A pivotal weekend looms ahead for the conference-leading Yale men’s basketball team, which returns home to face Dartmouth and second-place Harvard with an opportunity to separate itself from the rest of the Ivy League.
Yale (15–6, 4–0 Ivy) is off to its best start since the 1961–62 season, which was also the last time the Elis reached the NCAA Tournament. A win on Friday night would propel the Bulldogs to their first 5–0 start since the official beginning of Ivy play in 1956–57.
“Starting out 4–0 has been huge for us as a team,” forward Matt Townsend ’15 said. “But we know there’s a lot of season left ahead of us, so we have to keep bringing it every night if we want to win this league.”
The first test of the weekend comes Friday night from Dartmouth (8–10, 1–3), a dangerous team that has the potential to knock off the Bulldogs even after being swept last weekend by Penn and Princeton.
The Big Green defeated both Bryant and the New Jersey Institute of Technology earlier this season, two teams that played Yale closely and — in the case of NJIT — even defeated the Bulldogs. Even more impressive may be Dartmouth’s 70–61 win at Harvard two weekends ago, when the Big Green went on a 26–2 run to overcome a 14-point deficit, its first win against the Crimson in six years.
“We understand that at this point of the season, every game is important,” point guard Javier Duren ’15 said. “We try to approach and prepare for each game with the same focus and intensity.”
The Elis will have their hands full with Dartmouth’s leading scorer, guard Alex Mitola, who last season dropped 29 points on the Bulldogs in the two teams’ final matchup, won by the Big Green 69–61. Though Mitola averages 13.3 points per game, eighth-best in the conference, Dartmouth is last in the Ancient Eight with 61.3 points per contest. Mitola is also the ninth-best three-point shooter in the Ivy League with a 38.5 percent mark from behind the arc.
Center Gabas Maldunas, returning from a torn ACL last season, also figures to make an impact against Yale. Averaging 6.2 boards per game on the season, Maldunas will battle forward Justin Sears ’16 for control of the paint.
“We have a bigger backcourt, so hopefully that will help give us a good rebounding edge,” Duren said.
Head coach James Jones added that Dartmouth has multiple players who can hurt the Bulldogs, so the team must do a good job of stopping the Big Green’s offensive system and prevent it from beating the Elis in one-on-one play.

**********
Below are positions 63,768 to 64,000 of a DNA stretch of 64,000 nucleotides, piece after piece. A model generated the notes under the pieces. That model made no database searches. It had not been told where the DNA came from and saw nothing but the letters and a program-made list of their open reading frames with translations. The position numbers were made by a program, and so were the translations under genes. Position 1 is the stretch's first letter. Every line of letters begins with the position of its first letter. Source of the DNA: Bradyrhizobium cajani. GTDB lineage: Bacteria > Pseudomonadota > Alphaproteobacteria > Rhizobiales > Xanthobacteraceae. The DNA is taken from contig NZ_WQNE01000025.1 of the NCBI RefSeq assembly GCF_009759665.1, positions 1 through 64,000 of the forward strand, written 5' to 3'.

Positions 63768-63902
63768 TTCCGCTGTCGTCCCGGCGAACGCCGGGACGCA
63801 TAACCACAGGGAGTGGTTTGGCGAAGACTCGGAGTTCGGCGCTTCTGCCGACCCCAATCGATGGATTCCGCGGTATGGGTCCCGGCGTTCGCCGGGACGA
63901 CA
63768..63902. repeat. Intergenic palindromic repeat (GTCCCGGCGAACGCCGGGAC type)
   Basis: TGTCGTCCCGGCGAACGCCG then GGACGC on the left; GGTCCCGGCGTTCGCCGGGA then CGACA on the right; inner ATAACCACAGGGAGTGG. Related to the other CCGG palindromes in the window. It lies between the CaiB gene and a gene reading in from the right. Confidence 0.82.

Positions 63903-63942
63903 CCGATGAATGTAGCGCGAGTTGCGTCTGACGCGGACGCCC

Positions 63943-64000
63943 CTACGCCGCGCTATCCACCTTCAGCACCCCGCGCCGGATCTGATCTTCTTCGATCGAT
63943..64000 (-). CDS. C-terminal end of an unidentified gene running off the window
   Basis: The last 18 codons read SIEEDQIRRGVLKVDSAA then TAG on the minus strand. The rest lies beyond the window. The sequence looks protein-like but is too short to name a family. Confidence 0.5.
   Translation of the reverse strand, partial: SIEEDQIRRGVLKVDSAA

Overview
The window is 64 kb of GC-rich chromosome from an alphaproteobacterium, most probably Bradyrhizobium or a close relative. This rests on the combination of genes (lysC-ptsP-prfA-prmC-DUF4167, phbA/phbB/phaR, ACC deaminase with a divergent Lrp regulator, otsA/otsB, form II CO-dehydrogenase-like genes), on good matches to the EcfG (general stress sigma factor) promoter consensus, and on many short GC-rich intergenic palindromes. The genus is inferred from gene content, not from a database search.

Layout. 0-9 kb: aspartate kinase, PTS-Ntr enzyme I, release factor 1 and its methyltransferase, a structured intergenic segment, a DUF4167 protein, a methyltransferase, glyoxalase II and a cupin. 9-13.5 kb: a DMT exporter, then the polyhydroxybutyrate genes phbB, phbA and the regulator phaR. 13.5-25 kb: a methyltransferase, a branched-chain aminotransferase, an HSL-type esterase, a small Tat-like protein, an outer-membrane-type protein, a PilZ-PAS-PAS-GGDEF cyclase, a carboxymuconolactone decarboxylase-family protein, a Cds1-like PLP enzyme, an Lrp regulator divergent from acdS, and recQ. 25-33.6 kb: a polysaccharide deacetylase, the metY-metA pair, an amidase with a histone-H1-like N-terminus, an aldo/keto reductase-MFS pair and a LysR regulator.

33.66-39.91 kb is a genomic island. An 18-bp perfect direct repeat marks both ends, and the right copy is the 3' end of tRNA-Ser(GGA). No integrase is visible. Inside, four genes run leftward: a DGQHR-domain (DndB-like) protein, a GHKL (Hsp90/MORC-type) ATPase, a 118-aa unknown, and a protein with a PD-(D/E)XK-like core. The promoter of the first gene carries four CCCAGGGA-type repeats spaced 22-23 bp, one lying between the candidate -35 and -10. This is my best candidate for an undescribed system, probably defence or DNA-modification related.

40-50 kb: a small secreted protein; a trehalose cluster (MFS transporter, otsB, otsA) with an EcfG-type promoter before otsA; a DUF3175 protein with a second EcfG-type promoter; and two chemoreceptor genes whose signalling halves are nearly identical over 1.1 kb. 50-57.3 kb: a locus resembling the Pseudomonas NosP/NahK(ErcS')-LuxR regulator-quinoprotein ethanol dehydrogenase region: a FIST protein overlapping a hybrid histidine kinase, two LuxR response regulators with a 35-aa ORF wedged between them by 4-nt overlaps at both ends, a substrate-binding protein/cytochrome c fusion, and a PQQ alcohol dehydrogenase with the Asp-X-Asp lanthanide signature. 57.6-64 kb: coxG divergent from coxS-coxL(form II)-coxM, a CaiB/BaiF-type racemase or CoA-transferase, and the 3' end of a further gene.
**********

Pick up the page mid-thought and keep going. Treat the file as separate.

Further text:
With the Ivy League’s grueling “14-game tournament,” featuring a back-to-back format most weekends, the Bulldogs face a short turnaround, welcoming Harvard (13–5, 3–1) to Payne Whitney Gymnasium Saturday night.
The Crimson swept its pair of games last weekend, fending off a Princeton rally to win 75–72 and dominating a weak Penn team in a 63–38 blowout. But the reigning Ivy League champion and preseason top 25 team has looked vulnerable at times this season, with a 76–27 loss to then-No. 6 Virginia and a neutral court loss to Holy Cross in November.
Harvard carries a streak of 10 consecutive road wins to New Haven, led by last season’s Ivy League Player of the Year, guard Wesley Saunders, who is averaging 15.3 points per game, third best in the league.
“Wesley is a great player,” Duren said. “He’s very effective around the basket, so we’ve stressed how important it is to try to keep him out of the lane … If we do a good job containing Wesley and their other role players, we’ll have a good shot at winning.”
The return of guard Corbin Miller from his two-year mission trip has provided a much-needed offensive spark for the Crimson off the bench. Miller has shot 39.0 percent from long range so far this season, seventh best in the conference.
Jones agreed that Miller is a player to watch. He also singled out Siyani Chambers, Harvard’s point guard and third-leading scorer, as “the little engine that makes them go.”
Though Harvard just barely registers as a top-four offense in the Ancient Eight, its stout defense has given opponents trouble all year long. The Crimson allows just 56.9 points per game and forces a league-best 13.2 turnovers per game.
The best defense in the league will face the best offense in the conference. The Bulldogs remain the top scoring offense, averaging 69.4 points per game thanks to 14.1 assists per game and a +6.6 rebounding margin.
“Getting to the free throw line is a big part of the offense,” Jones said. “Justin is a great talent [and] we have to get touches down [low] to result in free throws.”
Yale will seek revenge for last season’s loss to the Crimson at home, 70–58, after defeating Harvard at Lavietes Pavilion earlier in the season.
The Bulldogs will look to strengthen their case for best team in the Ivy League, as a win against Harvard would set the Crimson two back of the Elis in the standings, assuming wins for both teams Friday night.
“We have some veteran leaders on the team, and we’ve all played in big games, so at the end of the day, we are going to treat it like any other game,” Duren said.
Both Friday’s and Saturday’s games tip off at the John J. Lee Amphitheater at 7 p.m.